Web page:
To review, some of the more common health issues that German Shorthaired Pointers may face include:
- Hip dysplasia
- Gastric dilation-volvulus (GDV/bloat)
Temperament And Behavior
The German Shorthaired Pointer has a wonderful temperament. This breed is known for its intelligent and friendly personality. German Shorthaired Pointers also display very bold and confident traits. Due to their personality, German Shorthaired Pointers can make a good family dog. However, since they are more active and larger in size, they typically do best in homes with older children.
German Shorthaired Pointers love attention and spending time with their family. They do not do well when they are left alone, however. If left alone too long, a German Shorthaired Pointer may develop separation anxiety and engage in destructive behaviors.
How To Take Care Of A German Shorthaired Pointer
Keeping the temperament, nutritional needs, exercise requirements, health concerns, lifespan, and other relevant information in mind when preparing to care for a new German Shorthaired Pointer will help ensure you offer the best possible care to your pup.
The Best Dog Food ForGerman Shorthaired Pointers
Always choose a high-quality dog food formulated for active breeds for your German Shorthaired Pointer. Most dogs will need to eat between 2 and 3 cups of food each day. The exact amount that your dog will require will vary based on different factors such as high age, activity level, weight, metabolism, and health concerns. Speak with your dog’s veterinarian if you are unsure how much food he should be fed each day. The total daily recommended amount of food should be split into two meals each day for an adult German Shorthaired Pointer.
The nutritional needs of a puppy are different from those of an adult dog. Puppies have smaller stomachs than adults, and because of this need to eat between three and four times each day. You’ll need to feed puppies smaller meals to make sure their nutritional needs are being met. Check with your veterinarian if you are unsure how much food your puppy should eat each day or how many times it should eat.
Though this is a hardy breed, it’s still wise for owners to select a dog food that looks out for the health problems they’re most likely to develop. Also, any dog prone to GDV, a.k.a bloat, needs close monitoring of meals to make sure they don’t eat too fast, or too close before or after exercise.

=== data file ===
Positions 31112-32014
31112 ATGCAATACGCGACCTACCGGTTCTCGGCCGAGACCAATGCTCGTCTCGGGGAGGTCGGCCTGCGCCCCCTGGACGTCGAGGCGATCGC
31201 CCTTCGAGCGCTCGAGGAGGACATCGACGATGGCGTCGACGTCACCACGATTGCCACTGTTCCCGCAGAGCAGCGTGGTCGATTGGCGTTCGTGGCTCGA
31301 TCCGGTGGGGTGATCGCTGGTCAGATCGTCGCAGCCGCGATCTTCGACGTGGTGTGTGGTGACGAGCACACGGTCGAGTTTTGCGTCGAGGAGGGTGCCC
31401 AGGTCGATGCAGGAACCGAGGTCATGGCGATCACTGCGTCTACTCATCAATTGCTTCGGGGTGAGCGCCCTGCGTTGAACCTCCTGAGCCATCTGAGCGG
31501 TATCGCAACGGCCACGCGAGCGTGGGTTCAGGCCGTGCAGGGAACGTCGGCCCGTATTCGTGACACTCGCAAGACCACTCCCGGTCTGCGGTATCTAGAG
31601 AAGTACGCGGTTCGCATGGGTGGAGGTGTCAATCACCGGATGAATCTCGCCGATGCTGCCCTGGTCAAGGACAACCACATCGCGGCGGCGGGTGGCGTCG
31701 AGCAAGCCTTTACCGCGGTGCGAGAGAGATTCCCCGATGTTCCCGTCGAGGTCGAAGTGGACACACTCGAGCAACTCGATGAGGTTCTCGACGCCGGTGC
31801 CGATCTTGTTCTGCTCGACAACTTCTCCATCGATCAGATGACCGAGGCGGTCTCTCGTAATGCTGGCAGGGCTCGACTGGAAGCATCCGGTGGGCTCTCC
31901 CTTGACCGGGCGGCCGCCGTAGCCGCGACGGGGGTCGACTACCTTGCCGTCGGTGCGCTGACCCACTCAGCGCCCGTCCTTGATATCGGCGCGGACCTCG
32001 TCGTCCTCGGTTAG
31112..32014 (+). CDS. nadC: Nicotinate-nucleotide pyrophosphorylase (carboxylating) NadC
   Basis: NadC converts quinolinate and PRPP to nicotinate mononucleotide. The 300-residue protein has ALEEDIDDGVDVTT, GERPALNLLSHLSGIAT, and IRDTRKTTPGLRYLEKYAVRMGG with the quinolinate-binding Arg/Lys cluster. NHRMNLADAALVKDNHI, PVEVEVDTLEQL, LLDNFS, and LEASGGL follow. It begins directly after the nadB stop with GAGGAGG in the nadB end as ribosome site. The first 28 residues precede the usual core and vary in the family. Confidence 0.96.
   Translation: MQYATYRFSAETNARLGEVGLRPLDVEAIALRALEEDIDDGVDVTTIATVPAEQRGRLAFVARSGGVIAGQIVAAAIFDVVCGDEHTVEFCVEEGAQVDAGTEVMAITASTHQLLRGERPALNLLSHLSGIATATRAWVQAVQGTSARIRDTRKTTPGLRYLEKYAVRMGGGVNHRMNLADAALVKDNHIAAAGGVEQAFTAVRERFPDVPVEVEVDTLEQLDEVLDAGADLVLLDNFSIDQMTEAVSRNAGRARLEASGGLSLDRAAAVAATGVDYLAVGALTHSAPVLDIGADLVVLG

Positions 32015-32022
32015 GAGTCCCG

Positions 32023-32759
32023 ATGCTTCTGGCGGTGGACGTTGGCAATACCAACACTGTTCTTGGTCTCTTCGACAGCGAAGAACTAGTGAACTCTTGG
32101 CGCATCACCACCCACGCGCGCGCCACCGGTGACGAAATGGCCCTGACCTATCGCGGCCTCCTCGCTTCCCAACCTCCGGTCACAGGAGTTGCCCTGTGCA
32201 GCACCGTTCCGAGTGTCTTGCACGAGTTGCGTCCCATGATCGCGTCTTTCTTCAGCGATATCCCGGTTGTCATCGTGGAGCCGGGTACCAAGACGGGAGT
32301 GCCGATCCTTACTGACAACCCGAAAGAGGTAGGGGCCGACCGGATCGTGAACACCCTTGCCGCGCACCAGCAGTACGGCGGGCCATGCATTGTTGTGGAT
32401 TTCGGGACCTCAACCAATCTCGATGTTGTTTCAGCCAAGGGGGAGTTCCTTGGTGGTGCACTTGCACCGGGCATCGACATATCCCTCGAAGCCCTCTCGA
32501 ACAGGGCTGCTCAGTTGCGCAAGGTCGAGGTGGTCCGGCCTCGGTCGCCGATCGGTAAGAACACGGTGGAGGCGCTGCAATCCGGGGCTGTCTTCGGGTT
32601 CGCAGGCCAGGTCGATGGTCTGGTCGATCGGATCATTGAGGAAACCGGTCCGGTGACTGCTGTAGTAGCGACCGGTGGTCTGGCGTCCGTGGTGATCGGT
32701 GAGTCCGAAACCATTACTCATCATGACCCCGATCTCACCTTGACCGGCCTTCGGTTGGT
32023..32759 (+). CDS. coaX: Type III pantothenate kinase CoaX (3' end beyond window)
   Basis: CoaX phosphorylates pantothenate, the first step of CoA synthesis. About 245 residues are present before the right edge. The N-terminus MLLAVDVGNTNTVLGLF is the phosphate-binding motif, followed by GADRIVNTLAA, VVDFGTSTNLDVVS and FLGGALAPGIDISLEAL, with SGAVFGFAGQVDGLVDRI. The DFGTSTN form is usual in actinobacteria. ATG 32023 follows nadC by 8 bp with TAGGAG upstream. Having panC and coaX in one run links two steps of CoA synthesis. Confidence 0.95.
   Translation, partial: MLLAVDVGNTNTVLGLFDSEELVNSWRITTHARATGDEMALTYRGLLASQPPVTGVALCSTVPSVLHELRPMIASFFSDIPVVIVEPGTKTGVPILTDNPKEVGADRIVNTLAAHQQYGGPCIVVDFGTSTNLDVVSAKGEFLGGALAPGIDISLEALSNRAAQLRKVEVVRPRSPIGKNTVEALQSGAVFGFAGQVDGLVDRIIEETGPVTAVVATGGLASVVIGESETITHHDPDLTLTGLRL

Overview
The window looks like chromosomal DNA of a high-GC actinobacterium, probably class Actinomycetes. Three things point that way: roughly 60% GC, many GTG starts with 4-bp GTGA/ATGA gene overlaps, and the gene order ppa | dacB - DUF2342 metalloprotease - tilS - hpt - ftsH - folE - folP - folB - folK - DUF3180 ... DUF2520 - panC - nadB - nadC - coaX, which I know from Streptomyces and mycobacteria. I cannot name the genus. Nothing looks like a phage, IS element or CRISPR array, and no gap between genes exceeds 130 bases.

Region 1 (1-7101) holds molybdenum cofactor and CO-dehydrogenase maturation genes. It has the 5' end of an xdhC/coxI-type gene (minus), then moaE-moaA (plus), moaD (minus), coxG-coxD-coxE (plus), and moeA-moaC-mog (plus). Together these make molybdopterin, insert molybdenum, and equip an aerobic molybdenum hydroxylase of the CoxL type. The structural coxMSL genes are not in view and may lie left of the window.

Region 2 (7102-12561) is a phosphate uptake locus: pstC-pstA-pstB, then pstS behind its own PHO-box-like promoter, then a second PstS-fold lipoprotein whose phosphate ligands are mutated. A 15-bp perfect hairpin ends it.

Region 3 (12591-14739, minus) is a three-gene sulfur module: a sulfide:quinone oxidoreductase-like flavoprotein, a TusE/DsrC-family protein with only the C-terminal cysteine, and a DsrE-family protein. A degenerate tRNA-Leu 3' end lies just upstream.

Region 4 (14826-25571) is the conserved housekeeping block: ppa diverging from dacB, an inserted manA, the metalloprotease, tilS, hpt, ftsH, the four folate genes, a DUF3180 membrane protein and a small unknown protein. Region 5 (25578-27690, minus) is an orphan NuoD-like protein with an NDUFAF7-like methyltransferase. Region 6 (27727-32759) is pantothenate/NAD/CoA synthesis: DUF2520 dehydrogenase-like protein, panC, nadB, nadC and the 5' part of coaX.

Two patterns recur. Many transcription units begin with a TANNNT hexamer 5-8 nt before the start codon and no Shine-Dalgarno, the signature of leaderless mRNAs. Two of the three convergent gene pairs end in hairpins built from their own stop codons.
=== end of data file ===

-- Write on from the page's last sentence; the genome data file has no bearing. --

At A-Z Animals, we think the best dog food for German Shorthaired Pointers is Instinct Freeze Dried Raw Meals Grain-Free Recipe Dog Food.
There’s some evidence that kibble and grains can make bloat more likely in some dogs, but this raw freeze-dried dog food consists of 85% meat & organs and 15% non-GMO fruits, vegetables, vitamins, and minerals. It’s less processed for easier digestion and full nutrient absorption. Plus, it packs a heavy protein punch from real meat that also contributes nutrients like calcium, taurine, and more that German Shorthaired Pointers need for full-body health.
Check Chewy or Amazon for this product.
- This recipe features animal-based protein and vitamin-rich fruits and veggies to give your best bud’s bowl a total upgrade.
- Compared to traditional processed kibble, this raw recipe was freeze-dried to allow for better digestion and nutrient absorption.
- Designed to be a complete and balanced meal for your furry friend.
- The paw-sitively delicious ingredients aim to support strong muscles and bones as well as improve coat and skin health.
- Made in the USA with no artificial colors, preservatives, grain, corn, wheat, soy or legumes.
Maintenance And Grooming
A German Shorthaired Pointer’s coat is either solid liver or comprised of both liver and white colors. Their coat is very short, yet thick, and it is very easy to groom. German Shorthaired Pointers are not known for shedding a lot, and typically only need to be brushed about once a week.
In addition to brushing your dog’s coat, don’t forget to also take care of his or her teeth, ears, and nails. Teeth should be brushed at least every other day, nails should be trimmed to keep them from getting too long, and ears should be kept clean and checked for any signs of infection.
Overall, German Shorthaired Pointers are very easy to train. They do well with positive training methods, such as those that use food or praise. This breed is not overly stubborn but may become stubborn and less likely to cooperate if harsh training methods are used. German Shorthaired Pointers are eager to please, and as long as you keep each training session interesting and relatively short, you should have no trouble training this breed.
In addition to training your German Shorthaired Pointer, socializing them from an early age is also important. This will help make sure your new pup learns expectations for different places and how they should act around different people or other pets.
German Shorthaired Pointers require a significant amount of daily exercise. They will do best when adopted by an active family who will be able to make sure the dog gets at least one or two hours of activity every day. This activity may be in the form of long walks or hikes, runs, play sessions, or even swimming.